3 Ways To Resist Family Pressure

3 tips to deal with family problems.

Family 29th Dec, 2020

The family pressure put on each other for the most mundane task often exceeds anything a friend would even think of trying. Because these may be the people who know you the best, your parents and siblings are uniquely placed to know which of your buttons to push when they want something and vice versa. The guilt tripping, calling in favours, passive aggressive behaviour, or outright demands can be incredibly difficult to resist. It is important to draw a line though, between what you are prepared/have time to do and what would cause you stress, anxiety, or any other issues.

family pressure

Family Pressure:

Manage Expectations:

You can not change your relations behaviour, attempting to do so will only lead to frustration. Perhaps you are their superhero, up on a pedestal who always pulls a rabbit out of the hat. Alternatively, you may be the one who never complains, but gets things done, no matter what it costs you. Either way, if you don’t set boundaries and manage your parent/s and/or sibling/s expectations, nothing will ever change. If you can’t attend a party due to a deadline, say so and stick to it.

Do not then arrive late, the expectation will be that if you ever have the same issue, you will simply do the same thing. You may even get nothing but snide comments for being late. Even if in reality you worked yourself into the ground as a one off. Even when the guilt tripping or pleading eyes start, once you have drawn a line you need to follow through on what you are, or are not prepared to do. There will be times when you want and need to compromise, however, while you are establishing boundaries it is best to stay firm.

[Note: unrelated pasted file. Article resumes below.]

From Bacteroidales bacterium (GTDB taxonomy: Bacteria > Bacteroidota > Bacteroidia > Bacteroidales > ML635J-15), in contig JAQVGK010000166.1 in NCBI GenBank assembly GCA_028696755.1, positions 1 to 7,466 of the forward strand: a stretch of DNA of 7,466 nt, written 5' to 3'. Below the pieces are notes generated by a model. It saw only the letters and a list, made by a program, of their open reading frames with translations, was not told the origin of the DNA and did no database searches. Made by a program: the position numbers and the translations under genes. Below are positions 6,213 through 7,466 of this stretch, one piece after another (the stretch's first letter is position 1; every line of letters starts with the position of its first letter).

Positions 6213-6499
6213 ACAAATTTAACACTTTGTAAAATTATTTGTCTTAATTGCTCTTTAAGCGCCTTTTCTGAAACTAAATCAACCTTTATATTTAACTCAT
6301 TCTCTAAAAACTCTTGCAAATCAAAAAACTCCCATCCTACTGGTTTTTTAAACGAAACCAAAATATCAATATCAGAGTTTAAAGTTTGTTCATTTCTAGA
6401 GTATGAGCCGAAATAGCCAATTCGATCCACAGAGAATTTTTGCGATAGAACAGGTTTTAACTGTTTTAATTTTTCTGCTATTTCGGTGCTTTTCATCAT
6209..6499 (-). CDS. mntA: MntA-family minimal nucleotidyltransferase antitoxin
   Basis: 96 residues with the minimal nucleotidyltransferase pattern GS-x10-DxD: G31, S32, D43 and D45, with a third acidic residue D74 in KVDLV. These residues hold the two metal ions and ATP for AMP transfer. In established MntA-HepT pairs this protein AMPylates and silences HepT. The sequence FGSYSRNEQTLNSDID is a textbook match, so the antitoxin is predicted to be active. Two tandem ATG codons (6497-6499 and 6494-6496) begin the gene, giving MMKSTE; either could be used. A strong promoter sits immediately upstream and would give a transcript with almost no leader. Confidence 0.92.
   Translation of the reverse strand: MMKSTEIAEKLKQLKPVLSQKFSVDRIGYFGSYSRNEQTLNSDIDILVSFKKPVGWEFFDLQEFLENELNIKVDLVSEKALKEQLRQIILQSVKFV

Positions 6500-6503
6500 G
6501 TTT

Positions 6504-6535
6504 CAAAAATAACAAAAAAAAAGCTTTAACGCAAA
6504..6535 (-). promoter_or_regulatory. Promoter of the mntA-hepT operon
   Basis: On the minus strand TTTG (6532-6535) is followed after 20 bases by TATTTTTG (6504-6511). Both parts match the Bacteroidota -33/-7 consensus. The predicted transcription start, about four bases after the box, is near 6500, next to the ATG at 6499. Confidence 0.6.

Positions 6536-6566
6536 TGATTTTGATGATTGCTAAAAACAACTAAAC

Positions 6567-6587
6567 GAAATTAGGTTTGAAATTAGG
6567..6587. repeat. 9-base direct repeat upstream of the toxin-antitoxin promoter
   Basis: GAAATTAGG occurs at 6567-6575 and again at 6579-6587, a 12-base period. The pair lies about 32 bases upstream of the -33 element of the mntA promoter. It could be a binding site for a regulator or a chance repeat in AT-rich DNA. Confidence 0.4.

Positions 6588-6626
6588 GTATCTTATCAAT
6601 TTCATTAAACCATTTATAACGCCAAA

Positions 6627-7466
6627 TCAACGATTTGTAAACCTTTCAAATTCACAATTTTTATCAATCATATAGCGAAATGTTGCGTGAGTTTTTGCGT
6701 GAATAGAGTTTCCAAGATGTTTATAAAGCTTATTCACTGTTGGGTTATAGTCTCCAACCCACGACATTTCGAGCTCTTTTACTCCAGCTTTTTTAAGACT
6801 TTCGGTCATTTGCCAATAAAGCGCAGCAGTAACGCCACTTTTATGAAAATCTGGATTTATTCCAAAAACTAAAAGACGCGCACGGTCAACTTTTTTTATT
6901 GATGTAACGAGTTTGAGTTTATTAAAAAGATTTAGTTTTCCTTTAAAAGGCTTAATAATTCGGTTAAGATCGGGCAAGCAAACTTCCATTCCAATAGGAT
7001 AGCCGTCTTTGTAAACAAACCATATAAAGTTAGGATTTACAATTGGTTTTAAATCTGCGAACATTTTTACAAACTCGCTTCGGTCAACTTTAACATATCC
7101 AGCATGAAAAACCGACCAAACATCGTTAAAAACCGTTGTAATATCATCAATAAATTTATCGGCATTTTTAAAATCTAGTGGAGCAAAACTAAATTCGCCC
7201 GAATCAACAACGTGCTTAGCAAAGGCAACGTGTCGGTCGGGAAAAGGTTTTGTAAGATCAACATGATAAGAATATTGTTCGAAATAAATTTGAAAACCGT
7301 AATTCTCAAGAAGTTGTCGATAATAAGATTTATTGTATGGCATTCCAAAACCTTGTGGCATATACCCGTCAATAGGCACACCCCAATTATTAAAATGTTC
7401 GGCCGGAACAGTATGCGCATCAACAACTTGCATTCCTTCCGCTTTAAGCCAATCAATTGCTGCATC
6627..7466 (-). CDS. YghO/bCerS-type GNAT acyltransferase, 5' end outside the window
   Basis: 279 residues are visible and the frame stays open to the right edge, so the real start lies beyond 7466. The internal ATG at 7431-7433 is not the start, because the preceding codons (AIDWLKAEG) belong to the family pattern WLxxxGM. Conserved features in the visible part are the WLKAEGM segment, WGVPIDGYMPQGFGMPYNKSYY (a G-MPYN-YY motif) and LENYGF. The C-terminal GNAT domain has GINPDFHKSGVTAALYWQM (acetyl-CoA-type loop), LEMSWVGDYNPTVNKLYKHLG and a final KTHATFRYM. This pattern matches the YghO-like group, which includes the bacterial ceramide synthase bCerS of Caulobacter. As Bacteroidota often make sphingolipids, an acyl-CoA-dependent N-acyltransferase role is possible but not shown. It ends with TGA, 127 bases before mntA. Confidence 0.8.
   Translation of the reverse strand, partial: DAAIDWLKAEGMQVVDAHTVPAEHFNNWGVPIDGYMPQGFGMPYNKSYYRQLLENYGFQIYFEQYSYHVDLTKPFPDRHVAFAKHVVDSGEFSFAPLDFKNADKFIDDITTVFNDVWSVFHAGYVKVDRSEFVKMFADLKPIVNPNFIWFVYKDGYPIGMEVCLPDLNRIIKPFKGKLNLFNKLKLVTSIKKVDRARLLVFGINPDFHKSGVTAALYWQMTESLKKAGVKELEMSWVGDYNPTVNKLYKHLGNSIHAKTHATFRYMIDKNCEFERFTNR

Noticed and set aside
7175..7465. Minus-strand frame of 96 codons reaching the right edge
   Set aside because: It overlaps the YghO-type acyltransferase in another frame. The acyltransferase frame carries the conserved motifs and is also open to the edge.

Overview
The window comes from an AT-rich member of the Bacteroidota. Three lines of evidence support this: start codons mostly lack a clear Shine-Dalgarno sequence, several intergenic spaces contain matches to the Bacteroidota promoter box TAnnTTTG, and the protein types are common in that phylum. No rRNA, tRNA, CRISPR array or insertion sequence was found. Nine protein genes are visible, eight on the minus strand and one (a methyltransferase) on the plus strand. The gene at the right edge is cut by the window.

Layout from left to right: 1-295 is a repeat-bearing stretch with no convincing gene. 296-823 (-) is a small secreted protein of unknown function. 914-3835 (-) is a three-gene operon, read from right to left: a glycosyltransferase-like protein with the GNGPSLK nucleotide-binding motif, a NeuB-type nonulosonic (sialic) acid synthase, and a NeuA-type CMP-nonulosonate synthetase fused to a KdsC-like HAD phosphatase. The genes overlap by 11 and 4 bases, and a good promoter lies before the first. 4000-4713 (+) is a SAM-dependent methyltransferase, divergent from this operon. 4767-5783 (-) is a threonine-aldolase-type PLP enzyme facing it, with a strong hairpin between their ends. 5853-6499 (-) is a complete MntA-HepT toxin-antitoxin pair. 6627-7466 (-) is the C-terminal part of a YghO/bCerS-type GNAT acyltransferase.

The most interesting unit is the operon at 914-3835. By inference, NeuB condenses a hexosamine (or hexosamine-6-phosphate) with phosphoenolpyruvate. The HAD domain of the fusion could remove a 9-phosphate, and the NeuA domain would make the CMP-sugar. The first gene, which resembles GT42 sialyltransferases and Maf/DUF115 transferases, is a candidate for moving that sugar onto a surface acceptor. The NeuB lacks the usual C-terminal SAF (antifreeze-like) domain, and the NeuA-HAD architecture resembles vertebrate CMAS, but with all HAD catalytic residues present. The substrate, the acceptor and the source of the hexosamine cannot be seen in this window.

Neutralise Passive Aggressive Behaviour:

Everyone can be passive aggressive at times, you need to try and avoid doing this yourself, as well as neutralising this behaviour in your family. When parents or siblings start indirectly expressing negative feelings, instead of openly saying them, act as if they have actually said what they are implying. If someone has cleared their throat, or raised an eyebrow to indicate disapproval, then address that.

You will need to be calm as you do not want to make your relative/s feel like they are in a confrontation. This will only lead to them going on the attack or defensive which will not help. Take a moment to think about how you could diffuse the situation. The more often you address this type of behaviour, the less often it will be used, as it is not achieving the desired result.

Choose Your Battles Wisely:

There will be times when you need to bow gracefully to pressure in order to avoid an argument, however, you do not want to make this a habit. If you always give in, then your family will learn to keep pushing until you agree to do what they want. If this is already the norm, then start small. Say no to insignificant requests – even if you could do them, in order to build up to the bigger one’s. Ensure there is a balance between what you all do for each other.

Ultimately, pressure often works both ways, you may be just as guilty of sky high expectations as your family. The next time you are about to ask a favour or make a request, ask yourself if you would be prepared to do it. If the answer is yes, but I wouldn’t be happy, then rethink the request. If you are not putting pressure on your parent/s and sibling/s then it is reasonable to expect the same in return. More significantly, you can defend your right to say no and resist family pressure once and for all.

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